Refugee and Immigrant Rights Advocate
Conversation with Hope McMath • Photograph by laird
It is always a pleasure and deep learning experience to spend time with Basma Alawee. She is a powerful advocate for refugees and immigrants through her work with various organizations including the We Are All America Campaign, Florida Immigrant Coalition, and her newest endeavor, WeaveTales. She is also a mother, wife, storyteller, community-trained engineer, translator, educator, community leader, and survivor of the war in Iraq. Her harrowing and heartbreaking escape from her birth home has absolutely impacted the way that Basma moves through this world. Fortunately, Basma and her family have made Jacksonville their home. From this corner of the world, she has an influential presence in places ranging from the kitchen tables of refugee families to the steps of Congress. Her work has been recognized internationally, regionally, and locally—most recently with a OneJax Humanitarian Award and the coveted EVE Award. To do her biography justice would take many pages of this issue, but it is more important to give the space to Basma’s voice.
You and I did our first big collaboration around an exhibition called “Home: The Stories of Arab Immigrant and Refugee Women.” How did Jacksonville become home for you?
I was born and raised in Baghdad and it is always home for me, because Baghdad is the city of my ancestors, my family and friends, and it holds many memories. Sad memories of war, losing loved ones, and years under siege. It also holds good memories of family, many gatherings, big weddings, years in school, and many more stories of home to be shared with my daughters.
When I was displaced and forced to leave home, I was already thinking about going back home to my family, as soon it was safe to do so. Since the day I arrived in Jacksonville in 2010, I regularly asked my husband to let me go visit my family in Iraq, only to be met with his concerns. I did not realize that Jacksonville was home until I visited Baghdad in 2017. It was such a different feeling, I was confused. My visit was short, just two weeks because of my commitment to my work here. In those two weeks, I found out that I missed Jacksonville, even as I did not want my trip to end. I wanted a piece of Baghdad in Jacksonville or a piece of Jacksonville in Baghdad.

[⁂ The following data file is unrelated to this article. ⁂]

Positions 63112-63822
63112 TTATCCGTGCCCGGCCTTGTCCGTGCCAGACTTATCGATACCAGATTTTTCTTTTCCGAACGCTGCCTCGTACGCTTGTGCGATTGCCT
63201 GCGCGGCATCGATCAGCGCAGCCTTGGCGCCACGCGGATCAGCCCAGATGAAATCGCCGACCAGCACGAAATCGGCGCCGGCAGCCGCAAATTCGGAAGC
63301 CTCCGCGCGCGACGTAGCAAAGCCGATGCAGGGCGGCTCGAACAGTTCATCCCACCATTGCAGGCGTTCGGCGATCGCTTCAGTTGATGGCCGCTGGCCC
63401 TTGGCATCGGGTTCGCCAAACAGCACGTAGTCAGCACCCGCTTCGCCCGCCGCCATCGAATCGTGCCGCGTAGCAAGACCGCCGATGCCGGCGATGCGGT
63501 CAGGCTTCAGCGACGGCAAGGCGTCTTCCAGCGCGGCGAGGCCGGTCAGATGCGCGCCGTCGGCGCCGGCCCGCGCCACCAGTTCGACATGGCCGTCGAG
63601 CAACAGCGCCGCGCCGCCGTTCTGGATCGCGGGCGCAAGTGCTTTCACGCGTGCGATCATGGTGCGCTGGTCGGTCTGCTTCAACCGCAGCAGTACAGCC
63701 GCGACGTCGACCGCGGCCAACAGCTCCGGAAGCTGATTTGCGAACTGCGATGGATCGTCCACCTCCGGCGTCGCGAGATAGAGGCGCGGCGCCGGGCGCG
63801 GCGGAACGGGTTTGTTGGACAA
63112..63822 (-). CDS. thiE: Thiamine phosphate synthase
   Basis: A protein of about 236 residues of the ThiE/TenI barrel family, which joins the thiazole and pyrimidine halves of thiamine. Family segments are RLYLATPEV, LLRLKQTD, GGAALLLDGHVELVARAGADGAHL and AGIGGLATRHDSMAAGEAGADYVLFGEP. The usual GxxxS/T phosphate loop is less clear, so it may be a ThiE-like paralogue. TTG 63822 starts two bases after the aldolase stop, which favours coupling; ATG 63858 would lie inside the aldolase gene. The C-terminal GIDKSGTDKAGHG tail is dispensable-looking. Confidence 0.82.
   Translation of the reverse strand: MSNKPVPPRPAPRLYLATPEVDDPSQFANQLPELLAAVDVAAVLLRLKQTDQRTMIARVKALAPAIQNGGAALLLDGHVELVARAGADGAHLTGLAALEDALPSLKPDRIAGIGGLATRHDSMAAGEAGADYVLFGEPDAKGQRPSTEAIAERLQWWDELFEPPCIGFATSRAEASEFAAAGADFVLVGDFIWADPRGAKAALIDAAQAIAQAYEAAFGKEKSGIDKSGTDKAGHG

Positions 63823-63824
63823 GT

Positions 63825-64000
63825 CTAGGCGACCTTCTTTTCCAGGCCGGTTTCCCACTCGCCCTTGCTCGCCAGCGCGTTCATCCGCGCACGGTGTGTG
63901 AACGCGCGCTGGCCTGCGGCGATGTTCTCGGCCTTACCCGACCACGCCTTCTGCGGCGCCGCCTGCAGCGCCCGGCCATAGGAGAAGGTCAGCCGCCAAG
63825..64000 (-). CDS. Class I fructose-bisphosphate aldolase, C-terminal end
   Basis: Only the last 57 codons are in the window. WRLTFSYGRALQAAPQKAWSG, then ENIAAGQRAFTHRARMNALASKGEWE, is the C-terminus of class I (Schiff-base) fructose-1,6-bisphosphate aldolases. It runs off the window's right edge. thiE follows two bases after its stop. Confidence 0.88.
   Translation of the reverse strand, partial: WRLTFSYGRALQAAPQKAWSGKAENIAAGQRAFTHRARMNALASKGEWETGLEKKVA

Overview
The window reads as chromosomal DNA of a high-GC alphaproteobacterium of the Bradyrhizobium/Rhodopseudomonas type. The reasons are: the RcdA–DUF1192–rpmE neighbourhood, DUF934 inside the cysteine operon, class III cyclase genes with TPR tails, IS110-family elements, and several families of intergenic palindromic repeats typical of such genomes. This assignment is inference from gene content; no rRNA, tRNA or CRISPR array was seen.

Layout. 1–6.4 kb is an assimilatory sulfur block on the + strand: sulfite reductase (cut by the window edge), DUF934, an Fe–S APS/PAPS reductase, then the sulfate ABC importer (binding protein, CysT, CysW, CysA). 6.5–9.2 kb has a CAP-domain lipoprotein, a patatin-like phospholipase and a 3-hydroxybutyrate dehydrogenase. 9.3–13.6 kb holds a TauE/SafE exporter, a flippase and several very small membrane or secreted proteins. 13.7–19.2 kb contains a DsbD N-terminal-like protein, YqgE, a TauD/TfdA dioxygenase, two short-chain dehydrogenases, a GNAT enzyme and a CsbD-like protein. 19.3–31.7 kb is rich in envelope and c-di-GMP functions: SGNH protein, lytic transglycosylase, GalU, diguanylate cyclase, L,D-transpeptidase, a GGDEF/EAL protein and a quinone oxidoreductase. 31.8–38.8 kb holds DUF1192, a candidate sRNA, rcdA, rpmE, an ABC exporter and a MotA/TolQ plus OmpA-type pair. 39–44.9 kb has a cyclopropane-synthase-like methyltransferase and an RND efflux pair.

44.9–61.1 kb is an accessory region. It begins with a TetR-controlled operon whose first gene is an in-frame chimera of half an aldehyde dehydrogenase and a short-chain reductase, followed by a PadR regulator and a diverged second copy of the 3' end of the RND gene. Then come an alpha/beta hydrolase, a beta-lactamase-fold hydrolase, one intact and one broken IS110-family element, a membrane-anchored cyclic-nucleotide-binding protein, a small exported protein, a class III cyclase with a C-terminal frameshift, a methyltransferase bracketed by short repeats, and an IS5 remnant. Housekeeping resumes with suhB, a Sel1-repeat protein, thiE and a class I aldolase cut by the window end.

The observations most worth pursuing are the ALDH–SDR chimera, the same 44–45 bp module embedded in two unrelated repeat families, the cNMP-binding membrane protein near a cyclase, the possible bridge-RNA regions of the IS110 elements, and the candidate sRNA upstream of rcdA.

When we were traveling back I was crying the whole way back and suddenly my husband said, “Basma look through the plane window.” I looked and he told me to not look down but to look at the sky. “It’s one sky! It’s one sky over Baghdad and Jacksonville and since you cannot be in two places at the same time, be like the sky and have them both in you.” After that visit and my husband’s pep talk, I am now trying to build a small Baghdad in Jacksonville by sharing the taste, the culture, the art, and the love of my home, family, and community.
Your voice goes way beyond the borders of this community into the halls of state government and Congress and in international media. What is the message you are carrying forward?
As a former refugee who finally found home, I want to give hope to other refugees through my story and advocacy work. I also want to create a welcoming environment and prepare communities to receive newcomers. It takes both—the native communities who receive the refugees and the refugees themselves to build a safe and welcoming community.
When I first arrived in Jacksonville, I was shocked by the misconception and the need for education in the community about who we are as refugees. I was open to share my story, culture, faith, and time. I invested hundreds, if not thousands, of hours to educate the community about who I am, where I am coming from, and why I ended up here.
The community here was so generous, and they made me feel at home. Because of the generosity of this city, I always feel obligated to invest and give back. That’s why I love working for the We Are All America Campaign, because it works to uphold and strengthen our nation’s commitment to welcome and protect those seeking freedom, safety, and refuge in the United States.